The Government was challenged last night to lower the voting age across the UK after it dropped its opposition to 16-year-olds taking part in the planned referendum on Scottish independence.
Supporters of the move believe the concession to Scottish voters will revive the controversy over when teenagers should be allowed to participate in general elections. Senior Conservatives are hostile to the plan, although Tory sources acknowledged that the decision would put the issue back on the constitutional agenda.
Last night critics accused the Conservatives of acting in self-interest because young adults are less likely than any other age group to support the party. The Tories picked up just 30 per cent support among 18 to 24-year-olds at the last election, compared with 37 per cent across the electorate as a whole. It was the only group where the Conservatives lagged behind Labour.
The Liberal Democrats are in favour of lowering the franchise and Labour is expected to support the step its next manifesto. The move would boost the British electorate by about 1.5 million and proponents believe it would help to engage younger people in the political process.
Mr Cameron will meet the Scottish First Minister, Alex Salmond, next week to finalise the terms of the referendum which will take place in the autumn of 2014. Under an agreed broad outline, Scottish voters will be asked a simple yes/no question of whether they want to remain in the UK, which is a key demand of the Westminster Government.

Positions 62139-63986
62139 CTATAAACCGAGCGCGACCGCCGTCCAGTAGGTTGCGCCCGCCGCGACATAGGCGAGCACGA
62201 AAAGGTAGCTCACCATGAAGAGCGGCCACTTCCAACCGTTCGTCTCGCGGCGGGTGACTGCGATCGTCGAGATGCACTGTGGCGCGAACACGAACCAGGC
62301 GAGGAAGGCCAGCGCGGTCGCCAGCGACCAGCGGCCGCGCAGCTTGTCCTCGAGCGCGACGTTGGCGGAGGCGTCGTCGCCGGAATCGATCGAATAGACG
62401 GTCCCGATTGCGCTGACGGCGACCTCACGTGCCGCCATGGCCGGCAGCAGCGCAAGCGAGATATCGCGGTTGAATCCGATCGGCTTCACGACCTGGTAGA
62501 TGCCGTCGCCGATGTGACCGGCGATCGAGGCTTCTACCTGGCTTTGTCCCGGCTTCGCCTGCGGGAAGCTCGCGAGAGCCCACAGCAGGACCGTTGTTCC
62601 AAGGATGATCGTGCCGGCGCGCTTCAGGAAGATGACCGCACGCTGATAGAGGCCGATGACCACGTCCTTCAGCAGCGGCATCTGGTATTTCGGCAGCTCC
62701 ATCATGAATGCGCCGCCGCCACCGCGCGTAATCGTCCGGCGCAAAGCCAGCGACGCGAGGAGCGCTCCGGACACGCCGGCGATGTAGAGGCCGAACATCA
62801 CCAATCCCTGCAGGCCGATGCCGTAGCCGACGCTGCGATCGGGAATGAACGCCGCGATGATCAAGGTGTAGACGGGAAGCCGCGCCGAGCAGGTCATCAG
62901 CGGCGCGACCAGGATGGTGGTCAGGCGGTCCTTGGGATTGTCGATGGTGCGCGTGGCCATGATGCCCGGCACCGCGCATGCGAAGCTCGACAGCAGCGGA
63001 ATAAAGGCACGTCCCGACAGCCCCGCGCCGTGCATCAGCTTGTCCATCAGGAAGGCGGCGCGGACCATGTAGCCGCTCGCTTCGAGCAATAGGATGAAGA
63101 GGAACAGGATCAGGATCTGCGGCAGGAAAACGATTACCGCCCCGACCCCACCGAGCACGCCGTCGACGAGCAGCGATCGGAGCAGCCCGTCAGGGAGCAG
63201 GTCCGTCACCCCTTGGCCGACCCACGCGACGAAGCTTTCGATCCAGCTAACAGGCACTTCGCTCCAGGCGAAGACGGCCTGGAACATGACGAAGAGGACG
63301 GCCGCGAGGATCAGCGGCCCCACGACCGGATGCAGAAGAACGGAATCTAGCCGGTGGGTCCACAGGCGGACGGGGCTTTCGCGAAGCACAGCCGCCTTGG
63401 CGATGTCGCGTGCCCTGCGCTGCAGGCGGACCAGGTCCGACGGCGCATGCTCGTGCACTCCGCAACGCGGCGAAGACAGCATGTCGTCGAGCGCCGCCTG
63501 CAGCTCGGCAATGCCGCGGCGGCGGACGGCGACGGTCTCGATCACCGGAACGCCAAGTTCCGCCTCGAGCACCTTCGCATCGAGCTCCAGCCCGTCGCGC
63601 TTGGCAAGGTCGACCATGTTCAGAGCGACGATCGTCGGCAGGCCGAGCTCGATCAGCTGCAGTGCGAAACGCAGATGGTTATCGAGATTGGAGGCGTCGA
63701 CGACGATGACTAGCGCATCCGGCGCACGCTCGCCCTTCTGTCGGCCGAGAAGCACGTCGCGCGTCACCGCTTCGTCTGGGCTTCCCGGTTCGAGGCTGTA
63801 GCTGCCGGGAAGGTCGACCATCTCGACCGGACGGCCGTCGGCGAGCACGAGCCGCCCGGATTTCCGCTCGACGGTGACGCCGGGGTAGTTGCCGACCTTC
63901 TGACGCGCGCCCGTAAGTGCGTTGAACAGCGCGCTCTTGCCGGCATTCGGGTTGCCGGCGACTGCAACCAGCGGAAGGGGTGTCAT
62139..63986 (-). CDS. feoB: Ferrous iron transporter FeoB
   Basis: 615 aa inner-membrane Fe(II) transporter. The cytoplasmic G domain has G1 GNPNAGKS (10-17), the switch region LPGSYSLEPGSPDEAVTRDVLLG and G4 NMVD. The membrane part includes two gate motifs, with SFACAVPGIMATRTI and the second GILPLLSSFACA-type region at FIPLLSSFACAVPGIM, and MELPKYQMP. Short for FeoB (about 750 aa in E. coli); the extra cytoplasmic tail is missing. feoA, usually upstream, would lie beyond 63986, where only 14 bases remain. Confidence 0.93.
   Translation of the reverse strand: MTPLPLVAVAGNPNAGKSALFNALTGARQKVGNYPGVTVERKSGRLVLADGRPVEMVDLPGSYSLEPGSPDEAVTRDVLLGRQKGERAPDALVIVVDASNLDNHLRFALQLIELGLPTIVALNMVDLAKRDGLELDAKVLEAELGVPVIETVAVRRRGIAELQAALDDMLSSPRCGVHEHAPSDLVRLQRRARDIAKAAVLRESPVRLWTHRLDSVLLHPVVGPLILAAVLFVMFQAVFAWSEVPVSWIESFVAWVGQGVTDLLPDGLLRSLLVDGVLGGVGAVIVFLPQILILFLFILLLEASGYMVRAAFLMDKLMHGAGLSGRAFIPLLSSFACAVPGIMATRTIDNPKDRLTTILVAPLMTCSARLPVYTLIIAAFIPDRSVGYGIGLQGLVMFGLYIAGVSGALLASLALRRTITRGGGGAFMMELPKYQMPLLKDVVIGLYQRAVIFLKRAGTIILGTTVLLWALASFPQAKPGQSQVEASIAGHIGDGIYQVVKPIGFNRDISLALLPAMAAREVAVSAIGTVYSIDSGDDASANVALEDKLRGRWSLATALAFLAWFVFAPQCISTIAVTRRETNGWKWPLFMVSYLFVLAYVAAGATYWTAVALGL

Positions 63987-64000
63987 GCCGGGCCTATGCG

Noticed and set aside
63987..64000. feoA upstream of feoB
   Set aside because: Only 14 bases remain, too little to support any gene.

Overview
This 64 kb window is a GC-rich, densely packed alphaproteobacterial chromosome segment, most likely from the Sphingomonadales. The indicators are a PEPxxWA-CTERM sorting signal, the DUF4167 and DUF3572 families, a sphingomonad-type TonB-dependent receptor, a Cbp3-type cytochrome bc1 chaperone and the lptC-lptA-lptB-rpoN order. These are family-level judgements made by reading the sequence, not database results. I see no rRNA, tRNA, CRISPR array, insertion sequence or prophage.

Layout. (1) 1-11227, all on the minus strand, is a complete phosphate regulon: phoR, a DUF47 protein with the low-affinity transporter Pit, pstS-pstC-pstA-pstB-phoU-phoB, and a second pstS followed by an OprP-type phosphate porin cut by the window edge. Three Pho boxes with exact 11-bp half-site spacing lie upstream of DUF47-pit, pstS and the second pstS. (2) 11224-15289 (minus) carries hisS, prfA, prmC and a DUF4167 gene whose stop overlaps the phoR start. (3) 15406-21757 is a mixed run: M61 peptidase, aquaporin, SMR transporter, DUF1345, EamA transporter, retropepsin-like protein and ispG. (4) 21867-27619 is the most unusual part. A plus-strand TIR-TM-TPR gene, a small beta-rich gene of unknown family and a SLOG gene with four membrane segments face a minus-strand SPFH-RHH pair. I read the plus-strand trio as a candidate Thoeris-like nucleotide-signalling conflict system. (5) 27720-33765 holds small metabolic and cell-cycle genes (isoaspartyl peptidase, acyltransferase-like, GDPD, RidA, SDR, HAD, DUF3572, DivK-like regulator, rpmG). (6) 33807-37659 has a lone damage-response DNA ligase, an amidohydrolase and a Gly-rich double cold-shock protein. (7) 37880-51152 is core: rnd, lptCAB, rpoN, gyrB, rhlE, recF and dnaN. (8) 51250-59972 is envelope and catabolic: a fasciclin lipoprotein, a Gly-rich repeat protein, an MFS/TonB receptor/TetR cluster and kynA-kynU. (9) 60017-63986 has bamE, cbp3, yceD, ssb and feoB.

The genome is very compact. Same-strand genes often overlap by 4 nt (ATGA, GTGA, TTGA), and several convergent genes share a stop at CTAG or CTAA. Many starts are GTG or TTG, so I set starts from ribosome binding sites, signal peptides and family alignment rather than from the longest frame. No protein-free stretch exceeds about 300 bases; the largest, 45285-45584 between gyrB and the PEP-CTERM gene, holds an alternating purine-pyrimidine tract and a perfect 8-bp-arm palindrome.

In return, the electorate for the referendum will be extended to 16 and 17-year-olds, which the Scottish Nationalists believe will increase the chances of the independence vote being carried.
The Labour MP Natascha Engel said: "I'm really excited about what's happening in Scotland. People should have the right to have a say over the issues that affect them – it's a real denial of fundamental human rights for people who are 16."
Willie Sullivan, the Scottish director of the Electoral Reform Society, said: "If 16-year-olds are to be granted a vote on the future of the Union, it would be ridiculous not to give them a say on the trifling matter of their next local MP."
But a Conservative minister said: "We will oppose it for Westminster, we will say 'no' to that idea." A Downing Street source added that there were "no plans" to look afresh at the voting age.
Mr Cameron appealed to his party to campaign against Scottish independence with "everything we've got". He said: "What could matter more than saving our United Kingdom?"